In protecting trees, an arborist’s work begins with simple observation and tracking to accurately identify what is attacking a tree. Aphids, for example, are often a harbinger of more destructive pests to come.

“Do aphids kill the tree? No,” says Bill Stringfellow, managing director at Quest Products, LLC, which provides pesticide and fertilizer products. “But what they do is suck the juices out of the leaves and get honeydew around the ground. And that can attract other pests that the tree can’t protect against.”

Wooly ash aphids attack the underside of a curled American ash leaf (Frazinus americana). The aphid colony has been largely parasitized by Aphelinus sp., as noted by the black aphid “mummies.”
Wooly ash aphids attack the underside of a curled American ash leaf (Frazinus americana). The aphid colony has been largely parasitized by Aphelinus sp., as noted by the black aphid “mummies.”
Photo by Albert (Bud) Mayfield, USDA Forest Service,

Arborists use preventive measures, such as pruning, mulch, soil amendments, and proper watering, to support plant health. This work can continue with the introduction of friendly insects, quarantine to limit the spread of diseases, and pesticides to directly counteract pests.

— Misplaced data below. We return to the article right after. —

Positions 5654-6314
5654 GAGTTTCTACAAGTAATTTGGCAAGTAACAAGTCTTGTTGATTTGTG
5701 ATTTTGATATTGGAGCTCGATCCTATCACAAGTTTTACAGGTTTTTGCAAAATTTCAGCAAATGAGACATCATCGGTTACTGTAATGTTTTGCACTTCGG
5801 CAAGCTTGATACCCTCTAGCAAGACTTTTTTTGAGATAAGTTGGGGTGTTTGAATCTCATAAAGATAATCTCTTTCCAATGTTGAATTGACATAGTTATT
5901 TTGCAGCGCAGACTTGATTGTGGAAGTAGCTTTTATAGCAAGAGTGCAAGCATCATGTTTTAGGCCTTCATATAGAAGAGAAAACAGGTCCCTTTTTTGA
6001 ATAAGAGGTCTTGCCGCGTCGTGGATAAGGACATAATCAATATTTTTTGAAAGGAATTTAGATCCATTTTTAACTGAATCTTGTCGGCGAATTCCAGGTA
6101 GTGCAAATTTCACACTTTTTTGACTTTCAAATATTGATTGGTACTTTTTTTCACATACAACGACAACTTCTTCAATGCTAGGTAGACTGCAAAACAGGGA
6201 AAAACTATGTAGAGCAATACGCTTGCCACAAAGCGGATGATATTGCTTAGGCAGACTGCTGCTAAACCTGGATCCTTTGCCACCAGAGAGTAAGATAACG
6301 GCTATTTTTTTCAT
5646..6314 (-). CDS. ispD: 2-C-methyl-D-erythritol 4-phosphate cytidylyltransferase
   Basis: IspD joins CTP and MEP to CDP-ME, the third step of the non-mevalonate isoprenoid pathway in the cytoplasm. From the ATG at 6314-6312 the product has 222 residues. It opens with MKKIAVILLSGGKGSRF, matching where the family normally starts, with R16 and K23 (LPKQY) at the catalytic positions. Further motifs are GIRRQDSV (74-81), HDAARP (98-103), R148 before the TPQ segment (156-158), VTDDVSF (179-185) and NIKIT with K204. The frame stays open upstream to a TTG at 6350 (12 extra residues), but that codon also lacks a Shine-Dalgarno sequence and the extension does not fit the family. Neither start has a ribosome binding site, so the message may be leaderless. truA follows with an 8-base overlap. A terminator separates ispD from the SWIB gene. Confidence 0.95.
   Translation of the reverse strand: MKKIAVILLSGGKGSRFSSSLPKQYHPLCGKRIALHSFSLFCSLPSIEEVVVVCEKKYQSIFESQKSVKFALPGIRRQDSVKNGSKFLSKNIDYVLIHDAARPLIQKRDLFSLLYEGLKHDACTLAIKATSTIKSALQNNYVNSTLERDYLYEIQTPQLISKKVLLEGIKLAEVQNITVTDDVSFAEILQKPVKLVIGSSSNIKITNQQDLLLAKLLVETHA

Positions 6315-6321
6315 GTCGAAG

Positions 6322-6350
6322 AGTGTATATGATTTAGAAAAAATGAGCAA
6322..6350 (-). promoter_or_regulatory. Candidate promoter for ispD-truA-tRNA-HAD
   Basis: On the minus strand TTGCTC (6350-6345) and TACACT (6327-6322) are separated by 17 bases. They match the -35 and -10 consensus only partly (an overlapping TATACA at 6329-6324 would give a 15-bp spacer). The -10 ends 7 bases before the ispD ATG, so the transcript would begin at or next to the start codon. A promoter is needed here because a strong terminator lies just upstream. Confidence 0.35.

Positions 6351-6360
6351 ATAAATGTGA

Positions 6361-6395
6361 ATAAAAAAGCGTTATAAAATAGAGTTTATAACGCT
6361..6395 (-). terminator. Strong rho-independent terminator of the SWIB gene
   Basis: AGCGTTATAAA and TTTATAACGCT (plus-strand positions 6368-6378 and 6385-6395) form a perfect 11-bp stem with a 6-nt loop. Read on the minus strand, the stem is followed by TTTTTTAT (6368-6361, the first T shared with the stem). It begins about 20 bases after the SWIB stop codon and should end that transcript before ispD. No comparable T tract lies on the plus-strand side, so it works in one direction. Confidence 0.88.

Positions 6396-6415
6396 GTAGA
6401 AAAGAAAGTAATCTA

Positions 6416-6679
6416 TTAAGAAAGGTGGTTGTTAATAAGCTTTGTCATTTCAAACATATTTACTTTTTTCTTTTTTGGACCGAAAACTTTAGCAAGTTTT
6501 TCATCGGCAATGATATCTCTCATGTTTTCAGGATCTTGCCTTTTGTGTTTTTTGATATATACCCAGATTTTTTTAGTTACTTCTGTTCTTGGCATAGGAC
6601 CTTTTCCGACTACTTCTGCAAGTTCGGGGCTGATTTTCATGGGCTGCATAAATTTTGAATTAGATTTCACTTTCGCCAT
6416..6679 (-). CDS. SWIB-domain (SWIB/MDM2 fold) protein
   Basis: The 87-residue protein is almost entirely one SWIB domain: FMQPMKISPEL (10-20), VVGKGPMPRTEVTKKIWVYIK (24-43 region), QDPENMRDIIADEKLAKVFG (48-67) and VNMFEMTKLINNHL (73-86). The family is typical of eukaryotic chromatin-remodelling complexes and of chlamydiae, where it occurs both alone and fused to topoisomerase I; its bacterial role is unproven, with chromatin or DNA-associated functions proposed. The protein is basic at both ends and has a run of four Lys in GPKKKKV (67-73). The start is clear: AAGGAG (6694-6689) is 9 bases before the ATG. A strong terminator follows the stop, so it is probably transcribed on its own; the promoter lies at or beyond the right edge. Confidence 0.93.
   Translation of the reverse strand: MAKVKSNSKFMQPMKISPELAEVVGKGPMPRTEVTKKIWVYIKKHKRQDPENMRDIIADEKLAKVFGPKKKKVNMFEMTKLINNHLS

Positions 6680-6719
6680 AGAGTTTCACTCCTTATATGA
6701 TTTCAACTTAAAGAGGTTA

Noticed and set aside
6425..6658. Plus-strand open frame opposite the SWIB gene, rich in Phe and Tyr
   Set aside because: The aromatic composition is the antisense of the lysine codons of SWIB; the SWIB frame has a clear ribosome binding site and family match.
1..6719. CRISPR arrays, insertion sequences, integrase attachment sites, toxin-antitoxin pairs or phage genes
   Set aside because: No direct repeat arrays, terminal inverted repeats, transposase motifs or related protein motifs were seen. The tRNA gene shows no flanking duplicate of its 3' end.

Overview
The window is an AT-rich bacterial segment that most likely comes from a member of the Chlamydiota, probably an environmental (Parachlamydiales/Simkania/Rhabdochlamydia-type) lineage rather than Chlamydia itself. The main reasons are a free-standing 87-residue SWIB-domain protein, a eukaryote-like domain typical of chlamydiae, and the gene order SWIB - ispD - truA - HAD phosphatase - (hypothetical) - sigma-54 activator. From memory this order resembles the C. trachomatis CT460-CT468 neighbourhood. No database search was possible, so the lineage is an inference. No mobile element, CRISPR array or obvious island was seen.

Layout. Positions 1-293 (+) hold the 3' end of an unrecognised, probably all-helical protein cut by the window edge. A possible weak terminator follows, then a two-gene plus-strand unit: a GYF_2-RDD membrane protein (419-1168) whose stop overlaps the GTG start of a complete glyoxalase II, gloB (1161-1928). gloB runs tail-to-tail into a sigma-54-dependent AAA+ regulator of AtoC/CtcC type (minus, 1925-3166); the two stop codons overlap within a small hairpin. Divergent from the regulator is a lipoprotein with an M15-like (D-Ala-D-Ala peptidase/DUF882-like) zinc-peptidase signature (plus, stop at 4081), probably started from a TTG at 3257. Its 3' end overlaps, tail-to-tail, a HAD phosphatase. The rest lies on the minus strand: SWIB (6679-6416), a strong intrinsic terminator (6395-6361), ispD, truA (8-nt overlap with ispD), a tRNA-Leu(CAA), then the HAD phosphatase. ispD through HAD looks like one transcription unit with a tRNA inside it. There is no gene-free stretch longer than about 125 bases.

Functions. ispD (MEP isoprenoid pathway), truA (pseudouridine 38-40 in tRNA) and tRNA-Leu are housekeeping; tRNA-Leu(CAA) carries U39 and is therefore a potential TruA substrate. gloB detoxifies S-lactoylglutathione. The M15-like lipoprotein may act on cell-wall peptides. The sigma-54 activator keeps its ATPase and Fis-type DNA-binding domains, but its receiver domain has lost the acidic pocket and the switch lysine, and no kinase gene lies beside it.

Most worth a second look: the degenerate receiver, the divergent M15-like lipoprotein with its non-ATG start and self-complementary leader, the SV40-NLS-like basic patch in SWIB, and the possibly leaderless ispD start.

When treating trees against pests, the biggest mistake an arborist can make is “not getting out there early enough,” says Stringfellow. He points to apple scab (Venturia inaequalis), a fungus that appears in early spring, with full effects seen in June or July. “By that point, it’s too late to do anything. You treat in the fall to reduce the amount of pathogens in the spring.”

Pests and diseases can leave a wide range of clues and footprints to indicate their presence. Signs can include chewed, distorted, or stippled foliage, white spots or masses, holes or boring tracks in bark, sticky substances, and leaf spots.   

Tree care professionals may have good intentions when it comes to protecting trees, but it can take a trained eye and years of experience to know how and when a pest has invaded.   

“Most people aren’t trained to look at the subtle symptoms,” says Rafael “Andy” Vega, chief science officer for J.J. Mauget Co., which provides tree injection supplies and equipment. “Getting a team of specialists who are trained in monitoring for insects and diseases is going to be more critical.”

Weather indicators

Climate change has been creating unpredictable weather events that are challenging a tree’s ability to defend itself.